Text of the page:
+Legs resemble tree trunks
+Only player at the combine who’s arms are longer than my legs
+Creates the widest base you’ll ever see
+Plays with good on field intensity
+Good run blocker
+Good athlete for his size
+Might be better in the NFL than in college, since he’ll get to play against more 3-4 defense
-No feel for the game whatsoever
-Solid lateral range, but quickness is lacking
-Poor balance, simply clumsy
-Awkward in every phase of the game
-On field awareness is mediocre
-Doesn’t know how to make use of his length
Telling Alabama offensive tackle D.J. Fluker to play football is like telling a strong, athletic 7 footer to play basketball. In theory, each should be amazing. A combination of physical tools and love for the game should translate into amazing results. But some players are simply awkward, and are considered underachievers because they are only moderately successful in spite of their ridiculous tools. They’re not bad by any stretch of the imagination. But greatness is to be expected of them, as opposed to simply being an average starter. In basketball, the names DeAndre Jordan and JaVale McGee come to mind. In football, it’s D.J. Fluker.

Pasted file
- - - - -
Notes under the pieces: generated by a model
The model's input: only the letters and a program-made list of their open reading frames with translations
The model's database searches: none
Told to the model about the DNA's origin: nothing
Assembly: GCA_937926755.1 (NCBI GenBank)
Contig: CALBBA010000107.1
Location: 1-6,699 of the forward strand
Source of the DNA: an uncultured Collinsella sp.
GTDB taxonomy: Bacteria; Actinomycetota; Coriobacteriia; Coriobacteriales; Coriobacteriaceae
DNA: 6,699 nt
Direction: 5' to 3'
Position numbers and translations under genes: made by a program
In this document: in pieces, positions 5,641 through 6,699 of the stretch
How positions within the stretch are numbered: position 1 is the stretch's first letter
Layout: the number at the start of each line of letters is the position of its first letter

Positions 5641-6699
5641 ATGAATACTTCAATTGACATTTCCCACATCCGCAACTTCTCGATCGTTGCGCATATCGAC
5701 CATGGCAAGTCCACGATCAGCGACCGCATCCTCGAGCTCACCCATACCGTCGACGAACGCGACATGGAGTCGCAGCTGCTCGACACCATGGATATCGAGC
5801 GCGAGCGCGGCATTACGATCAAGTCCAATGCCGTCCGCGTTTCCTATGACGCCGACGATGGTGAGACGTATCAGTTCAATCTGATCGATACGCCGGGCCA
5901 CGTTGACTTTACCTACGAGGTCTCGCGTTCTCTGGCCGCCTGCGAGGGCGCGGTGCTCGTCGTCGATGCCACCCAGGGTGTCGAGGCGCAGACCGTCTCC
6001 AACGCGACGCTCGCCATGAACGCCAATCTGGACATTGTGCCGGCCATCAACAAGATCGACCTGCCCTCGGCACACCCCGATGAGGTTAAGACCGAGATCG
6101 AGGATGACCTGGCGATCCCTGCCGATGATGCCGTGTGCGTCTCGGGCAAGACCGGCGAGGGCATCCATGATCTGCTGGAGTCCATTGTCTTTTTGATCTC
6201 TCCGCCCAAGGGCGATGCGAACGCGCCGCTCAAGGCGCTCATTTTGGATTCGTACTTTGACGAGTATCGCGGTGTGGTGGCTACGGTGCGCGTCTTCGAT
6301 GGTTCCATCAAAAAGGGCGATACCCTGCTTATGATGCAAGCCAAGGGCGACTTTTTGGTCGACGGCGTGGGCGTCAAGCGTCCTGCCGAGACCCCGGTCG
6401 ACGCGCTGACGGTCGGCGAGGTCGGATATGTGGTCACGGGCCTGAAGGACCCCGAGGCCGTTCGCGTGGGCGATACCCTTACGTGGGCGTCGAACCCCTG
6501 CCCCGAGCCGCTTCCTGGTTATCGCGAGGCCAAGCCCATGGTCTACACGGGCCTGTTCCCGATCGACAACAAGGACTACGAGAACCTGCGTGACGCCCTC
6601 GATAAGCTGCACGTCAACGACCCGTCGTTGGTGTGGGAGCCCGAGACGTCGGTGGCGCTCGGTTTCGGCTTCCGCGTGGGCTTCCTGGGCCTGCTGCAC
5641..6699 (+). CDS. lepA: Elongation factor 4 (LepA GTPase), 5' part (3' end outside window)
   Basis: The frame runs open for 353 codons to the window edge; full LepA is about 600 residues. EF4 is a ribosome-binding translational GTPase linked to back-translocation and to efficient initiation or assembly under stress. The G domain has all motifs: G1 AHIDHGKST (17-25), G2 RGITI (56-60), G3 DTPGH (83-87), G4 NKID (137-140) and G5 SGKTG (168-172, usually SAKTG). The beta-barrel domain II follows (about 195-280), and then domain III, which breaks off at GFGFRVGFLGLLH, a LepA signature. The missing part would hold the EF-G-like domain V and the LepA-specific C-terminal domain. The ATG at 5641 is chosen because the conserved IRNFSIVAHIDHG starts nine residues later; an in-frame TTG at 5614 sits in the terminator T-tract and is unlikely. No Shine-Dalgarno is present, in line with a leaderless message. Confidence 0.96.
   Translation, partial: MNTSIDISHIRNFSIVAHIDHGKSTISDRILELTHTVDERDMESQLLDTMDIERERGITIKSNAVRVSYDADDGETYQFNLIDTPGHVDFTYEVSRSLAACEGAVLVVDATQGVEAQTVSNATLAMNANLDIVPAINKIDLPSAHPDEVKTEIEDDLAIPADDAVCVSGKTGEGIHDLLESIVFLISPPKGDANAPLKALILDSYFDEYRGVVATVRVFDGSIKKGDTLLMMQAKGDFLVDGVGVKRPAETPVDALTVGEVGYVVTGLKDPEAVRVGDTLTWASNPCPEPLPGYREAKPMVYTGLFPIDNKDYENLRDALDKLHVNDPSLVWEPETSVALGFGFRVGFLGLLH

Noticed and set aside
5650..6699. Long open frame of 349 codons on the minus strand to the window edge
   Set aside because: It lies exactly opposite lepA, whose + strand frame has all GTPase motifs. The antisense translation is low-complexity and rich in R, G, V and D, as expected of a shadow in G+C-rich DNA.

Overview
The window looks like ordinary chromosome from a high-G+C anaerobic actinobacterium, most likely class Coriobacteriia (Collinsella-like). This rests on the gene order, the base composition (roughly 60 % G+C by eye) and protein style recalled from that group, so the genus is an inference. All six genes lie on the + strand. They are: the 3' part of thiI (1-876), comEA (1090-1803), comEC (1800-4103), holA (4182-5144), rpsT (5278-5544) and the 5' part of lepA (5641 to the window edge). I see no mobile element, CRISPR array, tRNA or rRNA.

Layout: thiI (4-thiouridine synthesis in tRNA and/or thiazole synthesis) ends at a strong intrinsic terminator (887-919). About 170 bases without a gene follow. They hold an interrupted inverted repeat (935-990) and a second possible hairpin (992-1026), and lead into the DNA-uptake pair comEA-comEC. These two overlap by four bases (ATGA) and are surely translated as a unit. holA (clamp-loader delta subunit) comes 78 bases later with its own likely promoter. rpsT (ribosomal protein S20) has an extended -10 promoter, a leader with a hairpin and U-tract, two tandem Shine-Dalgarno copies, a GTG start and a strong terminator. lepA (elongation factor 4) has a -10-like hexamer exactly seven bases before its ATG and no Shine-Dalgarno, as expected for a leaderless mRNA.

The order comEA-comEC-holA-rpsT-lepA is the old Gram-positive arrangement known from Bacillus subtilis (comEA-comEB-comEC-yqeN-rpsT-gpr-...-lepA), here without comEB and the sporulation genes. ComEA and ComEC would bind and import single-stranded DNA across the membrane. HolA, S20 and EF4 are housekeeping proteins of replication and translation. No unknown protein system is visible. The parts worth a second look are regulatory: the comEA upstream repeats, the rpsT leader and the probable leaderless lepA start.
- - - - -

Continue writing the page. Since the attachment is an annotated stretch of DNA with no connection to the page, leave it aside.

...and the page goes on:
Fluker has ridiculous measurables. I have never seen a guy with his build before. His arms are insanely long (just over a yard), his chest is insanely wide (the kind of wingspan that would make an eagle jealous), he has the thickest legs I have ever seen (hardly seems like a real photo), he moves well for a guy 339lbs with a 5.31 40 yard dash, and the best part is, he’s 6’5. 6’5 is average height for an NFL tackle. That’s fantastic, since height, by itself, is a disadvantage for NFL linemen. The low man wins in football, and, if your tall, you need lots of flexibility to have any chance of getting good leverage on run plays. The reason why height is perceived as a good thing is that there is a correlation between height and arm length, and the advantage of long arms usually offsets the disadvantage from height, in fact, being a net positive. But Fluker is a freak. His height is average, yet he had the longest arms of anyone at the combine since 2010 (36 3/4 in). I have never seen that combination, but it’s incredibly valuable.